“David Fincher, the director, wanted the titles to say to the people expecting to see Brad Pitt and Morgan Freeman in movies like ‘Legends of the Fall’ that they were in the wrong theater… He mentioned that he wanted something that could have sent them screaming from the theater, just the titles alone. I kind of think we pushed the envelope.”Kyle Cooper, quoted in the New York Times, March 24, 1996
Described by the New York Times as “One of the most important design innovations of the 1990s”, Kyle Cooper’s groundbreaking title sequence is one of Se7en‘s most-imitated and influential elements. The fritzing, fuzzy graphics, distinct typography, and textual clues set over a remix of Nine Inch Nails’ Closer effectively establish the mood.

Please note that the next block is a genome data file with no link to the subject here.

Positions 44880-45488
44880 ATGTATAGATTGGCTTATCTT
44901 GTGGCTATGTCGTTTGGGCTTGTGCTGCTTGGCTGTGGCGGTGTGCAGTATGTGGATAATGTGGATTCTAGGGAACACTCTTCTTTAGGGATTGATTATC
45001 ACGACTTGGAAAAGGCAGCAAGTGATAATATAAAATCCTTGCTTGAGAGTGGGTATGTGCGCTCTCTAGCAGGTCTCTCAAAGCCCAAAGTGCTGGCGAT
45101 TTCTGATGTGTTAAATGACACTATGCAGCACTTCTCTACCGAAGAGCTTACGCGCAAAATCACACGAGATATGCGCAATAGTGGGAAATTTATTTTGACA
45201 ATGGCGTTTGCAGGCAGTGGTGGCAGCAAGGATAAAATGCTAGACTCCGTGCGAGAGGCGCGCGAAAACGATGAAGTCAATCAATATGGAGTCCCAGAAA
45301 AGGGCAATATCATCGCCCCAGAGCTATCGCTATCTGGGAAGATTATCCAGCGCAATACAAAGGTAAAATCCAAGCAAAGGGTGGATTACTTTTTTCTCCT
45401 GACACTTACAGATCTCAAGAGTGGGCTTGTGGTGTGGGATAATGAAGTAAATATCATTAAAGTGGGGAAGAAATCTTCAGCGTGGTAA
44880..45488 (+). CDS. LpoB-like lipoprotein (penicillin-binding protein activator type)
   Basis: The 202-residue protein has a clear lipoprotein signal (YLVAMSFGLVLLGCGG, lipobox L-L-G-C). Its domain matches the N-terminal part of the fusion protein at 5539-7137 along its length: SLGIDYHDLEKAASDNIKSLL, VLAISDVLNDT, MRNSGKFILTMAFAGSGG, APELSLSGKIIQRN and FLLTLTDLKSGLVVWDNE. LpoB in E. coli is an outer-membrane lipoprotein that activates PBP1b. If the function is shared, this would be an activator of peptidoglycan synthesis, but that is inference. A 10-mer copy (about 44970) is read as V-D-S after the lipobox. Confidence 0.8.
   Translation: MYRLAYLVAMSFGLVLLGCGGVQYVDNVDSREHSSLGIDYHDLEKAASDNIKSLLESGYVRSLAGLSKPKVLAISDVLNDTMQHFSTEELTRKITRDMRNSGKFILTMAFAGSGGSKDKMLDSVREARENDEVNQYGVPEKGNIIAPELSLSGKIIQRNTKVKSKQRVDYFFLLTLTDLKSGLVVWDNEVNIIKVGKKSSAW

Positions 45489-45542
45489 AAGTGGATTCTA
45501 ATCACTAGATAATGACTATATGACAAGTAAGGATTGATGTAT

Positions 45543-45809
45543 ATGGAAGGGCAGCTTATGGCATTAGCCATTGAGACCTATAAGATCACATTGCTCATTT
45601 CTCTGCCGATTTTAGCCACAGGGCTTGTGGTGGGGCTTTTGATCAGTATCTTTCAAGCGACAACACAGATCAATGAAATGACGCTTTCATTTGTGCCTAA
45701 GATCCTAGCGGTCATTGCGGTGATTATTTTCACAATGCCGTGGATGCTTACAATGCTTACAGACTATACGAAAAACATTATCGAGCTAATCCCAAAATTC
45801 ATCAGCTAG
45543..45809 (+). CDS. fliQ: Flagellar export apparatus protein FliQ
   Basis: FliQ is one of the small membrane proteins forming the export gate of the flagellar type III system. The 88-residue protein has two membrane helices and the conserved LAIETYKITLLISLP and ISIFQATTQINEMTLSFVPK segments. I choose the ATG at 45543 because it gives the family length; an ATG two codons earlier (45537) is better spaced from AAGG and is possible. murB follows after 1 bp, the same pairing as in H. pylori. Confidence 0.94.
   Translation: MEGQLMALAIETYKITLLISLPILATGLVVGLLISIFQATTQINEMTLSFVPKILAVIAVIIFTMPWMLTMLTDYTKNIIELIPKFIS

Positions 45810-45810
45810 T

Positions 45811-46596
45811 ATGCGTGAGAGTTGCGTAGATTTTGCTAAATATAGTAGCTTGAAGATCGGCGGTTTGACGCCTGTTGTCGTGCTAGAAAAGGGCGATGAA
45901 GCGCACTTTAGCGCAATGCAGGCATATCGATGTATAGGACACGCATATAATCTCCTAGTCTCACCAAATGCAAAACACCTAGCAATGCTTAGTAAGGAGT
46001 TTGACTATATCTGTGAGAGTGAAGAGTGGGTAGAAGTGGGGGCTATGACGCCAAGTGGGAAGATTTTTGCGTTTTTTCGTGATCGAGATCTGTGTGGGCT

The titles don’t appear right at the top of the movie, but a few minutes in, after grizzled Somerset has met, and clashed with the over-eager new boy Mills. We have our cops, our city location, our seven day ticking clock, all we need is our killer. Somerset, unsatisfied by the sordid domestic murder suicide scene he just visited, also needs something more. A high note to go out on. A legacy. He sits on his bed, sets the comforting clack of his noise-blocking metronome, and drifts off to sleep. Some fan theories suggest that everything which follows is his dream. If so, the fragmentary images of the title sequence represent the liminal phase of dreaming, as the subconscious whirls, flickers, flails before settling into a nightmare track.